Mr. Harlan Page was an American mechanic of very ordinary abilities, who laid himself out to win souls for Jesus by personal conversations and by writing letters to individuals. His success was great, and, though he was no preacher, his power for good far exceeded that of most ministers. He lived only to lead sinners to Jesus, and probably brought himself to an early but honourable grave by the zeal which burned within his soul, and quite consumed him. He was no orator, but he knew how to pray and prevail. To gather children into the Sabbath-schools, to speak to wayfarers, to importune the careless, and encourage seekers-these were his daily occupations in every instant that he could spare from his workshop. One of his first efforts was to give away little cards, upon which he had printed striking words of warning to the impenitent, and his last office was in connection with the Tract Society of New York, which was happy enough to secure his priceless services. His whole biography is full of pleasing incidents of usefulness, but we have thought it best, instead of attempting to abridge the whole, to give our readers parts of a chapter of the work, which may be regarded as a summary of the whole; and having thus introduced Harlan Page, we will let his actions speak for themselves.

"It may not be unimportant to bring together some of the characteristics of his efforts to honour Christ in the salvation of individuals

as illustrated in the preceding history. It was the burden of his heart, and the purpose of his life. When engaged in his usual business, the religious welfare of persons, with whose state he had become acquainted, was generally pressing on his mind; and it is now known, that for several years before he died, he almost always had by him a memorandum of the names and residences of a few individuals with whom he was to converse. On these he would call, as he went to and from his office, or religious meetings; and if no names were on his list, he felt that he was doing little good. He also uniformly had in his hat some awakening tracts, that he might present as he should judge them adapted to the state of those he met. Not unfrequently he would seize a few moments from his usual occupation, to go out and address some individual; and when the business of the day was closed, he hastened to some meeting or other religious engagement for the evening. It is believed that an entire month has frequently elapsed, during which he did not sit down for an hour, even in the bosom of his own family, to relax his mind, or rest. Every evidence of good accomplished gave him new joy; and every opening for usefulness added a new impulse to his efforts. He felt that, under God, the eternal joy or woe of immortal souls depended on his fidelity. Each evening and each hour brought its duties, which he felt could not be neglected or postponed. The present duty was still before him; and though "faint" he was still "pursuing." His labours on the Sabbath were not less exhausting than on other days, and he doubtless thus failed of obtaining that "compensation for toil" which the animal constitution requires, and which is essential to a long life.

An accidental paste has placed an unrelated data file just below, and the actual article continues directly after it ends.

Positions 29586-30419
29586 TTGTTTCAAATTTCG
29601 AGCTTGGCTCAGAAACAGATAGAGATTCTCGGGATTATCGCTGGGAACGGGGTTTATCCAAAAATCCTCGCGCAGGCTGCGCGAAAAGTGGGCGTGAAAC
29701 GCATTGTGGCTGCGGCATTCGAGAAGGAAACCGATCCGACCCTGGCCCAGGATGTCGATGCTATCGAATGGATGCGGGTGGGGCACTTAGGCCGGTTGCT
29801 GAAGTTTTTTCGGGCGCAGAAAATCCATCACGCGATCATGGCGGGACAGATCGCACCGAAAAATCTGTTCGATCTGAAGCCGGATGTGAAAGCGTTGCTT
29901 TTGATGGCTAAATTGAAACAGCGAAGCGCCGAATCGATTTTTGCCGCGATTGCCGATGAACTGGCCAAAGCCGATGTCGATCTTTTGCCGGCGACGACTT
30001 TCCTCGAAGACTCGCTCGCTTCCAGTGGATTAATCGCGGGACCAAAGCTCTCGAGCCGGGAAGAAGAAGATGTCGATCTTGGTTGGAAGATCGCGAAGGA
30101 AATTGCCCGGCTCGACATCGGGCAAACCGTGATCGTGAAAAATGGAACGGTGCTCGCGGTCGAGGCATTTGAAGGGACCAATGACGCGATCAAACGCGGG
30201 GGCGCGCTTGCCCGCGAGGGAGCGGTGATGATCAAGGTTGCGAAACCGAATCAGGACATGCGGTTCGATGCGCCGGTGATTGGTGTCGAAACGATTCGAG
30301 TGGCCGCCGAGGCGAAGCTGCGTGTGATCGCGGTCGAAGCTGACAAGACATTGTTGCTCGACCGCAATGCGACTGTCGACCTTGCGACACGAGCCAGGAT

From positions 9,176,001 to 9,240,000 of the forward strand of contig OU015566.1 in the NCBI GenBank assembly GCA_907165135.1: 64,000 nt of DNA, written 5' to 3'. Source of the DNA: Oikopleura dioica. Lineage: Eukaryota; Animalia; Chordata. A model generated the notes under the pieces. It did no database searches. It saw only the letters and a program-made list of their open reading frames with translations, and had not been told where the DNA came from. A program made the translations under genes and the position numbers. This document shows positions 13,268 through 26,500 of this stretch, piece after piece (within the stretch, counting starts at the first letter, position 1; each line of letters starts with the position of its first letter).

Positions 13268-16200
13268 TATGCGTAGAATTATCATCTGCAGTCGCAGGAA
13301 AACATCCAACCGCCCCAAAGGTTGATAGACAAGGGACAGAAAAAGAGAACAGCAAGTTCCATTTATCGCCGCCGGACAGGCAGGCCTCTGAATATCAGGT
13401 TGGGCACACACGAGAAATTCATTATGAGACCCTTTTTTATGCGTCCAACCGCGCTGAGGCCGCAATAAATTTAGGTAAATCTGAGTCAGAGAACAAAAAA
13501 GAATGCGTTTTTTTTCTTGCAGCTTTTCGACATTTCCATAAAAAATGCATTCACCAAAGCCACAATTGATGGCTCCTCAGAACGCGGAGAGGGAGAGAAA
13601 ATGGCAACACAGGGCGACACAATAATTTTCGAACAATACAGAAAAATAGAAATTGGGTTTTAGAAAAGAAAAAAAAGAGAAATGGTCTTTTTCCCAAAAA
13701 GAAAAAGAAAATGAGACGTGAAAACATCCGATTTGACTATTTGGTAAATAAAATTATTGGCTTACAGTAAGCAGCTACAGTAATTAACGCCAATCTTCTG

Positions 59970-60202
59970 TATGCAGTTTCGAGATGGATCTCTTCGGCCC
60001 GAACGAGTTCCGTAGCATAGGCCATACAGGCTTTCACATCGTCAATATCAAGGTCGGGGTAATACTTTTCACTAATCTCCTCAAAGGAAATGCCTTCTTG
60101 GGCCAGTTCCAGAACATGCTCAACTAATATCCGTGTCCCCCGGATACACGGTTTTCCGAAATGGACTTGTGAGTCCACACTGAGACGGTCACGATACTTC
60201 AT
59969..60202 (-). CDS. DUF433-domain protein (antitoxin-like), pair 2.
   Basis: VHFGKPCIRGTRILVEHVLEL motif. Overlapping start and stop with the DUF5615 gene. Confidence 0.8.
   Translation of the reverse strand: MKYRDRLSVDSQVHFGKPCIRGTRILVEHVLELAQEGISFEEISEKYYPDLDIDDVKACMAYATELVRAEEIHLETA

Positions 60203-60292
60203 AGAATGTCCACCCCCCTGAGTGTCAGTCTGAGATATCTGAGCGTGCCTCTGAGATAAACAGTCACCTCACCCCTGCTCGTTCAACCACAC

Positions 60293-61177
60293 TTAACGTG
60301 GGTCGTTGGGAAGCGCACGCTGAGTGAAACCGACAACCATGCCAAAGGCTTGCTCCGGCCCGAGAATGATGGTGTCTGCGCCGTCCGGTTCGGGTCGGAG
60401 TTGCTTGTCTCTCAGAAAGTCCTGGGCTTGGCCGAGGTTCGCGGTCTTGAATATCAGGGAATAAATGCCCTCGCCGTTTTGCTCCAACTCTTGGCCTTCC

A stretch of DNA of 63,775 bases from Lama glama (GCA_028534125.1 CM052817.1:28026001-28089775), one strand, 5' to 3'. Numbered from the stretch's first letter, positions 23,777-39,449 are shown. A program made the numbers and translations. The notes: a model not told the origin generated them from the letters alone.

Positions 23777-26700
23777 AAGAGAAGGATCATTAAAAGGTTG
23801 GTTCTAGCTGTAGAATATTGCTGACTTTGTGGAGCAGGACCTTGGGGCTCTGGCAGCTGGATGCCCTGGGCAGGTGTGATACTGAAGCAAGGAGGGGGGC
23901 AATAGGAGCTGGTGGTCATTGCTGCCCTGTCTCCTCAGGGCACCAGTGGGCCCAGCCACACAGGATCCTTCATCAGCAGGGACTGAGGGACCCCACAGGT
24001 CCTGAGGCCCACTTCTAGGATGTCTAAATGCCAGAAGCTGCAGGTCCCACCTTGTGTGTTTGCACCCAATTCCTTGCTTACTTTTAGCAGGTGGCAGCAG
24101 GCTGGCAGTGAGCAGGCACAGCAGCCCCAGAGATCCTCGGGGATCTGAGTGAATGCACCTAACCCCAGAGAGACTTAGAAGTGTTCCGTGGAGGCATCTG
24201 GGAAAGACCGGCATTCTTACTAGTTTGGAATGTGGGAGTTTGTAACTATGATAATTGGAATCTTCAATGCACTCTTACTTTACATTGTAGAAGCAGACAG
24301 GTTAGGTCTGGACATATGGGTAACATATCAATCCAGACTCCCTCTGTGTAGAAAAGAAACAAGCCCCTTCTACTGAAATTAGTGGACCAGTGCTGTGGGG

When urged, at the close of a day of fatigue, to spare himself and spend the evening at home, he would say, "Don't attempt to persuade me away from duty. I have motive enough within myself to tempt me to enjoy repose with my family; but that will not save souls." A little previous to his last sickness, as he returned from church, coughing, he was asked if he had not spoken too much in the Sabbath-school "Perhaps I have," he replied, "but how could I help it, when all eyes were fixed, and the children seemed to devour every word I said?"

It was not uncommon, at different periods of his life, for him in sleep to imagine himself addressing the impenitent, and to wake in a high state of excitement and in tears, occasioned by the deep sympathy he felt for their perishing condition. It is also known, that, when he saw no manifestations of the outpouring of the Holy Spirit, he would be at times in deep distress, would wrestle more abundantly in prayer, renew his efforts to arouse Christians to duty, and awaken the impenitent; and, more or less, conversions were almost always the result. In short, it was not the great object of his spiritual life himself to be happy in religion, but rather by persevering labours and holy selfdenial-like the apostle who testified that he died daily-to glorify God in winning souls to him. He ardently desired to devote the whole undivided efforts of his life to this work, and nothing but the duty of providing for the support of his family prevented it.

He had the most clear view of the necessity to every man of being born again. As soon as an individual came into his presence it seemed to be the first question of his mind, "Is this a friend or an enemy of